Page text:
Refugee Roots have adapted how they deliver their Befriending and Wellbeing services.
Our participants have been greatly affected. The lockdown was particularly difficult because many of them have no support networks, family or friends to support them. Many people we work with struggle to access support because they are digitally excluded and further excluded because of language barriers. This contributed to them needing more support from our services throughout the Covid-19 pandemic.
In March, we quickly spoke to 38 of our participants and moved to working remotely to support their needs. Their feedback and input helped shape the provisions we went on to make. We coordinated online systems and telephone calls, so that we could respond as quickly possible. We knew the importance of continuing to work closely with partners (Nottingham and Nottinghamshire Refugee Forum, Hope Nottingham, Host, Belong, The Vine Community Centre, and more) to ensure the best outcomes. We focused on participants facing hardship, poverty and those struggling in isolation with their wellbeing.
Our Telephone Befriending service supported the ongoing needs of vulnerable asylum seekers and refugees to ensure that their health and wellbeing was maintained. We have now started to phase befriending to the next stage of delivery - enabling small groups to meet in a local community garden. We have also been able to facilitate one to one befriending in person in outdoor spaces as well.
We also ran online art workshops for participants - watch a video of one we did for Refugee Week.
Many of the asylum seekers and refugees we work with were digitally excluded through lack of access to smartphones and consistent wifi. In response, we ensured we had a multi faceted approach by having both Telephone and Online provisions so that nobody would be excluded. We also posted packages of Art and English Language materials and other resources to our participants. Delivering in this way made responding to support needs more time consuming, but it was the only way to ensure that everyone could receive support. An example that comes to mind would be where referral forms needed completing by participants. Things may have taken longer than usual but through developing our processes we were able to support people when they needed help.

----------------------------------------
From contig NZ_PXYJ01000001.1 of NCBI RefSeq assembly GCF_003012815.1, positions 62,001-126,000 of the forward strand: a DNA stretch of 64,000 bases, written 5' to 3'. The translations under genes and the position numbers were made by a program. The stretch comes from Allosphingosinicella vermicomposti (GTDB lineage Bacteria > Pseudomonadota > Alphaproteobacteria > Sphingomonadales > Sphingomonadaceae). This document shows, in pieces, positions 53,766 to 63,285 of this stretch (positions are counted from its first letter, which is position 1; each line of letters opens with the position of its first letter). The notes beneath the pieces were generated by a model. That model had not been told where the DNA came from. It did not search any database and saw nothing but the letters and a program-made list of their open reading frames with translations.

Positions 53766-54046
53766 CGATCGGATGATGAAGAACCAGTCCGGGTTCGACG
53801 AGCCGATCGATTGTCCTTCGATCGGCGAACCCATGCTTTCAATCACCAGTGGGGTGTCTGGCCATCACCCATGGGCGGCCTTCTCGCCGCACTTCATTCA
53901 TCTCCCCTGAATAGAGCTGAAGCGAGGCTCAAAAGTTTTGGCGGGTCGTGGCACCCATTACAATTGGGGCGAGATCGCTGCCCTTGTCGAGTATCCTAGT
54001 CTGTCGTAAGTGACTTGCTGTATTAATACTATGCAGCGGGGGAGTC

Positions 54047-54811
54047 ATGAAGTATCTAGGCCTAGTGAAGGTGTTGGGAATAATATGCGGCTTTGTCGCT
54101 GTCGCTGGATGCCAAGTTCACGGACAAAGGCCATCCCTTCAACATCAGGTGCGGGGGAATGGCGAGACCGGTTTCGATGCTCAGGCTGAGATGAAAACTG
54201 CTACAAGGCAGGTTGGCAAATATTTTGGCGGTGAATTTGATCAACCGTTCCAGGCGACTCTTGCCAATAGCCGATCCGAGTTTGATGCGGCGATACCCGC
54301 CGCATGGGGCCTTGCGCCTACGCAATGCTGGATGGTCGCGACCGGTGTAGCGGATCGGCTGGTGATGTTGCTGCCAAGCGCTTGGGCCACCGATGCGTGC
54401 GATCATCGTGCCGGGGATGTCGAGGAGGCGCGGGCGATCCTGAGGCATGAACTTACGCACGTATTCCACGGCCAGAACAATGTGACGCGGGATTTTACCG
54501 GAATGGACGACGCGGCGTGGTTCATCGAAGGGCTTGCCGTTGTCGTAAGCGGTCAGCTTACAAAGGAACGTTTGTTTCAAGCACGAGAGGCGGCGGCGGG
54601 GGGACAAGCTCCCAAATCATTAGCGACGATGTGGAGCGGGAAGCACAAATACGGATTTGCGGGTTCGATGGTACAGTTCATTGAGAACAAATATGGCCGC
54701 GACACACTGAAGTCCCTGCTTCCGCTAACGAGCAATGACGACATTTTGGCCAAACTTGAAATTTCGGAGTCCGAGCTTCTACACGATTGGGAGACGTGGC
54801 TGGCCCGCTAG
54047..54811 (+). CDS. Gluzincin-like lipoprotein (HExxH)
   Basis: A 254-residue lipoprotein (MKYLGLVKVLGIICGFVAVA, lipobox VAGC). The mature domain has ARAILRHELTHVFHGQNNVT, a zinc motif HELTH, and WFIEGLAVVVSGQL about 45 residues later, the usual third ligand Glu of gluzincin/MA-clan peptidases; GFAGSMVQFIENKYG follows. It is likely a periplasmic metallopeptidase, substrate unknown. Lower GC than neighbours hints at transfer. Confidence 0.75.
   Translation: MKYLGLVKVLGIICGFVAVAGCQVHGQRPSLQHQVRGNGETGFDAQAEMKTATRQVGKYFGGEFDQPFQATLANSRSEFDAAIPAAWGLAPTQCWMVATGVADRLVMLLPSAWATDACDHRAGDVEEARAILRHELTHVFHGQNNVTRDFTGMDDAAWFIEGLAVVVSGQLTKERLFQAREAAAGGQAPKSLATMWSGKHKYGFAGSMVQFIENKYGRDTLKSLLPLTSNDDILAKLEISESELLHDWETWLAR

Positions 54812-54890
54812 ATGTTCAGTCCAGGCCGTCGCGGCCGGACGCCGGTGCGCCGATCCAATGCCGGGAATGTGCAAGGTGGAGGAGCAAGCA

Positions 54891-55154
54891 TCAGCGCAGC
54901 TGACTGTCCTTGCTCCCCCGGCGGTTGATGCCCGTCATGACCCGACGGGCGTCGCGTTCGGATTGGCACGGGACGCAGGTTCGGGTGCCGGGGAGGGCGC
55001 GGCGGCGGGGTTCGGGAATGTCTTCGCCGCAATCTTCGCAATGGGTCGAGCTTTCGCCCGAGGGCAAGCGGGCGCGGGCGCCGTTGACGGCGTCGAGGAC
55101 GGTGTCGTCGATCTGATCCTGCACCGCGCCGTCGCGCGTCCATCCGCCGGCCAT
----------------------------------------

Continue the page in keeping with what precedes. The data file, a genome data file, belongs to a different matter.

We have recognised that we need to have more staff and volunteers than before. Working remotely and with tasks taking longer has meant that to enable the same amount of work to be done we need more capacity and time to plan and deliver much needed support. We have also learned to think outside of the box and find creative solutions to new problems. We have also seen an increased cost for covering volunteering expenses: to reimburse postage, stationary and telephone costs as more work relied on using these resources.
Our participants have taught us resilience and gratitude in the face of hardship as they have communicated their thanks and appreciation, shared their struggles and kept going. In particular we were surprised and impressed by the “give it a go” approach and the willingness of our participants to try things like Telephone Befriending and to receive support remotely as these were untested and untried methods for all of us. Their willingness and that of our volunteers made it easier for us to try - knowing that we could fail or it might not work.